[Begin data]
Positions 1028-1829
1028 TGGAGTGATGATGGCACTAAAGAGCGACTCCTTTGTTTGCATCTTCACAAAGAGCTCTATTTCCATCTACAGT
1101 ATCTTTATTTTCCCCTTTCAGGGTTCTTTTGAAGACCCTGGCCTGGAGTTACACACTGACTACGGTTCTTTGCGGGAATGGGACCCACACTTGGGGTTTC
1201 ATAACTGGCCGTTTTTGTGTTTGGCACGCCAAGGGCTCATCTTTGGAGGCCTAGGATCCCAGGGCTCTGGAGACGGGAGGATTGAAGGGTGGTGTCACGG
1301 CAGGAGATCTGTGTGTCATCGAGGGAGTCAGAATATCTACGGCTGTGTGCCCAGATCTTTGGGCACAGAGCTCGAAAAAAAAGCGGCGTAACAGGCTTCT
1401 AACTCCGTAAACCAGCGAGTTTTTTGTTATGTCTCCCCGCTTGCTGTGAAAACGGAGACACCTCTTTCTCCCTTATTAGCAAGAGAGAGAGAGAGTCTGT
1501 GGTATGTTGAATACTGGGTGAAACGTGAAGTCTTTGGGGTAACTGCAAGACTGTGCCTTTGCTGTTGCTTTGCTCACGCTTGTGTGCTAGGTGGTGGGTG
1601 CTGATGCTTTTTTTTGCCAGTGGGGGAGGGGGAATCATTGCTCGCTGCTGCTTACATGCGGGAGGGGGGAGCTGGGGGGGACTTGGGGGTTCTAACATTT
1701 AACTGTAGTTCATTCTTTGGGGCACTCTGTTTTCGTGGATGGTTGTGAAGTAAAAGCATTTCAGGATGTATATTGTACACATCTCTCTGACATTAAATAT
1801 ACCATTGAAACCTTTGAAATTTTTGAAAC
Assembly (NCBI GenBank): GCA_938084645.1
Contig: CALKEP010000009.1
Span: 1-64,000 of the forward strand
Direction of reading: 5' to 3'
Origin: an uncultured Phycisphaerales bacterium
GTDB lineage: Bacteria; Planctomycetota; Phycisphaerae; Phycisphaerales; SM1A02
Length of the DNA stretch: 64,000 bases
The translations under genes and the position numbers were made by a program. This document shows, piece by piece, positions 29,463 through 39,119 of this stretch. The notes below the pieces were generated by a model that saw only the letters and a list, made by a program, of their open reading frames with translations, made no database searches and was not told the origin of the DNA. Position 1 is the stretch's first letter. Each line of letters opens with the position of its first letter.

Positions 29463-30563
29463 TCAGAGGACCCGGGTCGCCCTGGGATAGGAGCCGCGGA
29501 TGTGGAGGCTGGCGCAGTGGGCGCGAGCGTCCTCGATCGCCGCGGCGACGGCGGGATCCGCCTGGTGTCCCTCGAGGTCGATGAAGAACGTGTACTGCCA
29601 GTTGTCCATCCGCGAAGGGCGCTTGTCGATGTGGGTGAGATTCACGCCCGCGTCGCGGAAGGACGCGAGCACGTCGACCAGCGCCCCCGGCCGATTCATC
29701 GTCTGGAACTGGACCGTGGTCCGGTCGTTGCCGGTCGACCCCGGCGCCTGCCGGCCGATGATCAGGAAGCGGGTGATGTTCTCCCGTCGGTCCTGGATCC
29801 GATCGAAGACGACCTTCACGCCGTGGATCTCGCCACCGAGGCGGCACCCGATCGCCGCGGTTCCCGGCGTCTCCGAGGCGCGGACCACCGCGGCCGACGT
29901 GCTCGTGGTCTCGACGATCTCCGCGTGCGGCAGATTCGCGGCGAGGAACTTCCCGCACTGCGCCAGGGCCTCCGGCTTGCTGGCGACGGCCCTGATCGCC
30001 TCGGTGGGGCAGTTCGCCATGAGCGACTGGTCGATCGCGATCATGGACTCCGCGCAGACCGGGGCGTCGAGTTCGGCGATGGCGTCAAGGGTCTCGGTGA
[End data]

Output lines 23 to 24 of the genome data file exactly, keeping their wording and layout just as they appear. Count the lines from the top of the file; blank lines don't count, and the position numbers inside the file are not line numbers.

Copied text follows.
29701 GTCTGGAACTGGACCGTGGTCCGGTCGTTGCCGGTCGACCCCGGCGCCTGCCGGCCGATGATCAGGAAGCGGGTGATGTTCTCCCGTCGGTCCTGGATCC
29801 GATCGAAGACGACCTTCACGCCGTGGATCTCGCCACCGAGGCGGCACCCGATCGCCGCGGTTCCCGGCGTCTCCGAGGCGCGGACCACCGCGGCCGACGT